In thousands of classrooms around the world, as children work independently to solve math problems with beads and learn the alphabet with sandpaper letters, their activities can be traced back a century to Maria Montessori’s radical educational philosophy.
One of the first female physicians in Italy, Montessori developed early-childhood teaching methods that made the student a respected collaborator and independent thinker, rather than the submissive pupils of yore. In 1931, she trained teachers through her Association Montessori Internationale and hosted Mahatma Gandhi, who supported the use of her methods in India. Her approach has educated generations. —Katie Reilly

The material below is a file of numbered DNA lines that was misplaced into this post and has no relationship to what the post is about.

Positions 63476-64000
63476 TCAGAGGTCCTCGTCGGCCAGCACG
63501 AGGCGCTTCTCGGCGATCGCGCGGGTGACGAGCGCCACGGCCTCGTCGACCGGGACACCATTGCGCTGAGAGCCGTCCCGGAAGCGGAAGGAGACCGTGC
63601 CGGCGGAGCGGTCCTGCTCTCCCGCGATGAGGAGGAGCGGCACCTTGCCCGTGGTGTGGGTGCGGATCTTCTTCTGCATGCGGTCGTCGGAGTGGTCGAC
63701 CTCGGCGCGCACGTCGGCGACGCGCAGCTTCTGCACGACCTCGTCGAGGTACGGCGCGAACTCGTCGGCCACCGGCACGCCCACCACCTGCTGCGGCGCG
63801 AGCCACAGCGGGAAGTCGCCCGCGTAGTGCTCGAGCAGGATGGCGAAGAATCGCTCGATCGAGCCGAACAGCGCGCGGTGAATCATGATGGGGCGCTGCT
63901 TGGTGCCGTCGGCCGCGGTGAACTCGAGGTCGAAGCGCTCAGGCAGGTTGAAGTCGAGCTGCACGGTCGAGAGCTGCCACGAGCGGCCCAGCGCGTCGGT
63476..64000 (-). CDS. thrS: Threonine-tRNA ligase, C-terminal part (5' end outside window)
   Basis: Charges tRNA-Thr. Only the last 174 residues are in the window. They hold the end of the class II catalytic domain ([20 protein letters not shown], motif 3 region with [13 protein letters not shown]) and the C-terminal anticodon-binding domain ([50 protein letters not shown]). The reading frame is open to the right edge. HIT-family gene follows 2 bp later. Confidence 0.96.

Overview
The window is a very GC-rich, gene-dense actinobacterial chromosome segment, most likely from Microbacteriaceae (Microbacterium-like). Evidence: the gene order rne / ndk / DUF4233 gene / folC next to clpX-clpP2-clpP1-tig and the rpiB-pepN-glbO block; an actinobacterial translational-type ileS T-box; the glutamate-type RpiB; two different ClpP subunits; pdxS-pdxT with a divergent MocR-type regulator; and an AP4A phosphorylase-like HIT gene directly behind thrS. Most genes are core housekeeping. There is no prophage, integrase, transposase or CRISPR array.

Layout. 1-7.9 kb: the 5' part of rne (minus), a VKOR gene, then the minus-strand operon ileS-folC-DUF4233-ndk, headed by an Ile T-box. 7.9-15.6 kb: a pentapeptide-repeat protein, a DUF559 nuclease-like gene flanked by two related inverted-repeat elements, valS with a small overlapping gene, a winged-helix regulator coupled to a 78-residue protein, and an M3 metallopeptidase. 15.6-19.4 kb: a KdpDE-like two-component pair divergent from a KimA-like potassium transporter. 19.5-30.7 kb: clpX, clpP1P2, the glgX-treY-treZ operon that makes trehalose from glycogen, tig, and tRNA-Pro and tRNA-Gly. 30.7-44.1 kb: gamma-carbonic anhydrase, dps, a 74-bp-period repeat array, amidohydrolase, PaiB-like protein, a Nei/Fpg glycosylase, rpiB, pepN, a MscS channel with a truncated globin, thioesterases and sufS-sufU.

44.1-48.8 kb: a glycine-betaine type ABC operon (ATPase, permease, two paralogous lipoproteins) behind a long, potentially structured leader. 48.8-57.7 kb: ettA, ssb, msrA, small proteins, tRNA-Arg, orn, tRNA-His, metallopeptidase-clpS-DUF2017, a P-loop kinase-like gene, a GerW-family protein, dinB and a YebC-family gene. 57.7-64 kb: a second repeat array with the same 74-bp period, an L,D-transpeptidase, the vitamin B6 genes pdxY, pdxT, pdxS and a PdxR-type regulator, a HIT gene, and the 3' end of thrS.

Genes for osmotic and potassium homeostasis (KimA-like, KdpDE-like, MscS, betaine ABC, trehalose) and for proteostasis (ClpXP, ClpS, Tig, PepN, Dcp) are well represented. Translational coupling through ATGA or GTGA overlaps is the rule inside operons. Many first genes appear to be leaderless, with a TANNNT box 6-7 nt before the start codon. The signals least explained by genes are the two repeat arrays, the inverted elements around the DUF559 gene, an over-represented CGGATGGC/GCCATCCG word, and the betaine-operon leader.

This article is part of 100 Women of the Year, TIME’s list of the most influential women of the past century. Read more about the project, explore the 100 covers and sign up for our Inside TIME newsletter for more.
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